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Schools

Improving ventilation in the classroom improves more than the air quality

At Swegon we provide energy efficient indoor environments where students can be at their best.

Improvement in ventilation can create fantastic cost savings, reduce the amount of energy the building is consuming, and improve the overall health and results of students and staff. 

Improve energy efficiency   

Class-rooms in school buildings are typically empty more than they are occupied. When rooms are not in use the ventilation demand is low, however - when the rooms are in use the demand for ventilation is very high.

By making use of these buildling occupancy trends we ‘open the doors’ to excellent energy savings potential. For example, installation of mechanical ventilation with a heat exchanger could recuperate around 90% of the heating/cooling energy in the building. By also choosing the right systems solutions for the mechanical ventilation, further savings can be made.

To take energy savings to the next level, the answer is to demand control the indoor climate. That means monitoring the actual needs in the room, and adapting the airflow, heating and cooling accordingly. In this way, the indoor air quality can be secured in the most efficient way. Studies show this brings energy savings of up to 80% of the fan energy and 40% of the heating and cooling energy.

 

 

References:

Gao, Wargocki, Wang; Ventilation System Type and the Resulting Classroom Temperature and Air Quality During Heating Season, Lecture Notes in Electrical Engineering · September 2014

Bakó-Biró et al; Ventilation rates in schools and pupils’ performance, Building and environment 2011

Fraunhofer Institute for Building Physics IBP, Designing classrooms to enhance performance, 2016

Improve student results 

Improving the ventilation in the classroom is a simple way to improve student results.

Improved ventilation has a positive impact on results in many ways such as: improving alertness, memory and concentration.

Studies have shown that increasing the ventilation rate from ‘open window-level’ to 'mechanical ventilation level’ improves test results, with the more complex the task the more dramatic the effect (see graph below).

We want to create a building solution that saves energy but also allows for students to thrive and improve their results.

 

References:

Gao, Wargocki, Wang; Ventilation System Type and the Resulting Classroom Temperature and Air Quality During Heating Season, Lecture Notes in Electrical Engineering · September 2014

Bakó-Biró et al; Ventilation rates in schools and pupils’ performance, Building and environment 2011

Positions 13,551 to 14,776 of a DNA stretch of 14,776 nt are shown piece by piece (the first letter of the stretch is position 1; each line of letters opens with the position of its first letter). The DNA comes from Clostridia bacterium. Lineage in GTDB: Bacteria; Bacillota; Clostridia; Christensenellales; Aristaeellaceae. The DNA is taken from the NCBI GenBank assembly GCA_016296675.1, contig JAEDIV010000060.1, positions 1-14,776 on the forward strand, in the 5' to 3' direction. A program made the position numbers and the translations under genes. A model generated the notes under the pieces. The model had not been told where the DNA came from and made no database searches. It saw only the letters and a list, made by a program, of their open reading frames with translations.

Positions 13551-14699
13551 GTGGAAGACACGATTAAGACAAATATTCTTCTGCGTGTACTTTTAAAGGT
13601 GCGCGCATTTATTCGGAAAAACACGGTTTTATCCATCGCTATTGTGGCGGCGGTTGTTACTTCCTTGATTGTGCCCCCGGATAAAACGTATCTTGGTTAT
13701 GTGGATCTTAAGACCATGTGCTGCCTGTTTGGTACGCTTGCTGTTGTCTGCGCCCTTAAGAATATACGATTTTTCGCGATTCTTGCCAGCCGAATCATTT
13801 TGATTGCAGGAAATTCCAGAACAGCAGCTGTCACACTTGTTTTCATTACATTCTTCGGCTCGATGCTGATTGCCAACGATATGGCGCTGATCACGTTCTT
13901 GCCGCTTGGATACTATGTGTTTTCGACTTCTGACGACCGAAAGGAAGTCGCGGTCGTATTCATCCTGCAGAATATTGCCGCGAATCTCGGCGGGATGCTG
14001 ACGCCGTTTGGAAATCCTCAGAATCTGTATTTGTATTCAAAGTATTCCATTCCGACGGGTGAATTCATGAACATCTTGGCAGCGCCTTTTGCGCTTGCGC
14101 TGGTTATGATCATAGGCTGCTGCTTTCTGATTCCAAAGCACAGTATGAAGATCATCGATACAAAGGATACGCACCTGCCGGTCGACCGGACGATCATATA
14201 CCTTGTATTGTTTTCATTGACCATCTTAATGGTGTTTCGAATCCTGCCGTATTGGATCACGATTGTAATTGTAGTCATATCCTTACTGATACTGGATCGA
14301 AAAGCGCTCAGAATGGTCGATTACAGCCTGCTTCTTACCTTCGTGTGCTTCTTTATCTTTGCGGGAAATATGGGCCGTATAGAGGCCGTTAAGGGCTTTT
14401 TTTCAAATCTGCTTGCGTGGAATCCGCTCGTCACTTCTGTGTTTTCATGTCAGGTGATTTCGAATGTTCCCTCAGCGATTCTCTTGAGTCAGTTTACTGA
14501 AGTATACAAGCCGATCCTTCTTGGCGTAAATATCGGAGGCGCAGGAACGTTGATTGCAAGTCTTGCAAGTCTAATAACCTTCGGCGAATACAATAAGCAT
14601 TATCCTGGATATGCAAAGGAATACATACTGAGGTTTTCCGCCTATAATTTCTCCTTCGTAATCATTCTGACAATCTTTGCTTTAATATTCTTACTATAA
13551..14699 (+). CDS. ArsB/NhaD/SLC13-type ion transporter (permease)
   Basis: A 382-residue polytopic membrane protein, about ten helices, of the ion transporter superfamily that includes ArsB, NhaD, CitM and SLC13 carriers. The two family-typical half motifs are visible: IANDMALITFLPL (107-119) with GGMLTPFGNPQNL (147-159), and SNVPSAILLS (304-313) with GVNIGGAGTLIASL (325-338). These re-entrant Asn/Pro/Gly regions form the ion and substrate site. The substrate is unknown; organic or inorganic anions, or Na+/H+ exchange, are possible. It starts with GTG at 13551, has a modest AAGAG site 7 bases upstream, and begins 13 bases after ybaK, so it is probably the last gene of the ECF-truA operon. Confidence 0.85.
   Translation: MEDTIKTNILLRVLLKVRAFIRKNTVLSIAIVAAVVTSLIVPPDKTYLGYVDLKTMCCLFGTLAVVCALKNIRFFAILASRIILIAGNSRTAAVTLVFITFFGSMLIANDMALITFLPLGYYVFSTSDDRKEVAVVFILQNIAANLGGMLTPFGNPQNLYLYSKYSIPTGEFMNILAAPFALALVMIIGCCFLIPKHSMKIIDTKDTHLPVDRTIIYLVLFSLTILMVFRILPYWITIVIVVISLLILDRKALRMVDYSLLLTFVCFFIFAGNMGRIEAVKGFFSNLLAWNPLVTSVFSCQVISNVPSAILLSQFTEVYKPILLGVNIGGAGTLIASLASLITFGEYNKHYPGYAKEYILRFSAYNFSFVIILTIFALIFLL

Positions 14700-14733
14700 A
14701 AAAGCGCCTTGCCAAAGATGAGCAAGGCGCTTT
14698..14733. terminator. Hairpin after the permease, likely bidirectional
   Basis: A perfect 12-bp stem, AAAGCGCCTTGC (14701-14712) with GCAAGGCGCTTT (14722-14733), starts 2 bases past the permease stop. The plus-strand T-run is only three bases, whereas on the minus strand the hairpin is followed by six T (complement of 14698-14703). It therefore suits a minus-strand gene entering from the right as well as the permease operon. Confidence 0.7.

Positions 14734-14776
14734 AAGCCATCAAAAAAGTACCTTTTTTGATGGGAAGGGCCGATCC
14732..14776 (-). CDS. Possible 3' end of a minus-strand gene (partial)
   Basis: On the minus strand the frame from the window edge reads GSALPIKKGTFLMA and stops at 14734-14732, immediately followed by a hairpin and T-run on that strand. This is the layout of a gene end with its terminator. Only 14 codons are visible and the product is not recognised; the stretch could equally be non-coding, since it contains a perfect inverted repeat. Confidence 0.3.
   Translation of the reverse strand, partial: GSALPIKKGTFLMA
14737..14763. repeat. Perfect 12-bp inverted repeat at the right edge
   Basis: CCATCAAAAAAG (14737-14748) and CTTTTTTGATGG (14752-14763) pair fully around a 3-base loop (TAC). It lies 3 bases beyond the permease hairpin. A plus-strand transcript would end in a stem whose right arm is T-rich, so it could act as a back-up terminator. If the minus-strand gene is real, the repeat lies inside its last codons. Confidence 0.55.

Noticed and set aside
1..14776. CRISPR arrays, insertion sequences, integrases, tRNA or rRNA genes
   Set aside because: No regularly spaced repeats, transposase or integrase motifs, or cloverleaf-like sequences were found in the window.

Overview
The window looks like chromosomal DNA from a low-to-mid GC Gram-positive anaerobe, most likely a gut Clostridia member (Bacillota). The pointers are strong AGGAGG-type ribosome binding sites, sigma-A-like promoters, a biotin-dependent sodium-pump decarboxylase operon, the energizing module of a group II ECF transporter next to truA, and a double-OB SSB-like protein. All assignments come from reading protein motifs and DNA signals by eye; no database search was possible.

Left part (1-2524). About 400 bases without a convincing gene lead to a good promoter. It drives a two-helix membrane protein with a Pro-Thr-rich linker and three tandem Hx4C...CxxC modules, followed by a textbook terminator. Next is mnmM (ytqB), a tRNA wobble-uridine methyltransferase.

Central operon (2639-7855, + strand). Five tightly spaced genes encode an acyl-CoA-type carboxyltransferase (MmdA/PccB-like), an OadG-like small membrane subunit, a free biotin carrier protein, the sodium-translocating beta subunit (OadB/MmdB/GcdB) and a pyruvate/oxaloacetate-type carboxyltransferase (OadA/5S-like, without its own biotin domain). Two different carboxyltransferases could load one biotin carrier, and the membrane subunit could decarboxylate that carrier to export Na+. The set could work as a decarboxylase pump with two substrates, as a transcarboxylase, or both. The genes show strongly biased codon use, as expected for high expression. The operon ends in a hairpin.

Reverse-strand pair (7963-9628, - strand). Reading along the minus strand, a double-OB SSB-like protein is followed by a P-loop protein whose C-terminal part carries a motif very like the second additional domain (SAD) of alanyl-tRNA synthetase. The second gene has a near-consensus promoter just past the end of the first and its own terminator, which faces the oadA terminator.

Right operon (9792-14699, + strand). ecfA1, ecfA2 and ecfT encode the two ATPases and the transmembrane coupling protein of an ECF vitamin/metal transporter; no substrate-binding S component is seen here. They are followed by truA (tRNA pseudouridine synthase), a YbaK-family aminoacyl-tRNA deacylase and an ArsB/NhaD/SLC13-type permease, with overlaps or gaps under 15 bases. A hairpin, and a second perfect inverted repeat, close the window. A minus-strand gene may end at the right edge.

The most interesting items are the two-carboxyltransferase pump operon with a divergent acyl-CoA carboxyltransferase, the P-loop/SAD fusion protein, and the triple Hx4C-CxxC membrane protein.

Fraunhofer Institute for Building Physics IBP, Designing classrooms to enhance performance, 2016

Improve student health 

Improving the ventilation in classrooms has a direct connection to improving the health of the students and teachers, and this can be seen to directly correlate with an increase in attendance.

Poor ventilation can cause headaches, increase asthma symptoms, respiratory problems, and contribute to coughs and rhinitis. Exacerbating these health issues can cause students to stay away from the class-room.

Research has shown that a worsening of the indoor air quality (in this case an increase of the carbon dioxide level with 1000 ppm), may correspond to significantly increased absence rates among the pupils (in this case with up to 20%).

 

Reference: Shendell et al; Associations Between Classroom CO2 Concentrations and Student Attendance in Washington and Idaho, Indoor Air, 2004

Renovating 

Approximatley 75% of building stock in the European Union is energy inefficient and schools are still using rudimentary ventilation. Many school facility owners will have to make the decision to renovate in order to update their facilities to modern standards.

It's easy to see that poor ventilation is not good for our students, and for them to achieve their best, this must be addressed.

By embracing this change and understanding the positive impact of improved ventilation schools can dramatically increase their energy savings and decrease building running costs, while providing the right environment for their students to perform at their best.

Reference: A Renovation Wave for Europe - greening our buildings, creating jobs, improving lives, European Comission, European Comission, 14 October 2020

Our solutions for better air quality in schools 

We have a wide range of products starting from decentralised options moving into demand controlled centralised systems: all of which are going to improve air quality in the classroom while giving the added benefit of improved student results, health and reduced energy usage. 

There's no right or wrong solution, we work closely with our customers to discover what works for their building and what fits with their needs. 

Find out more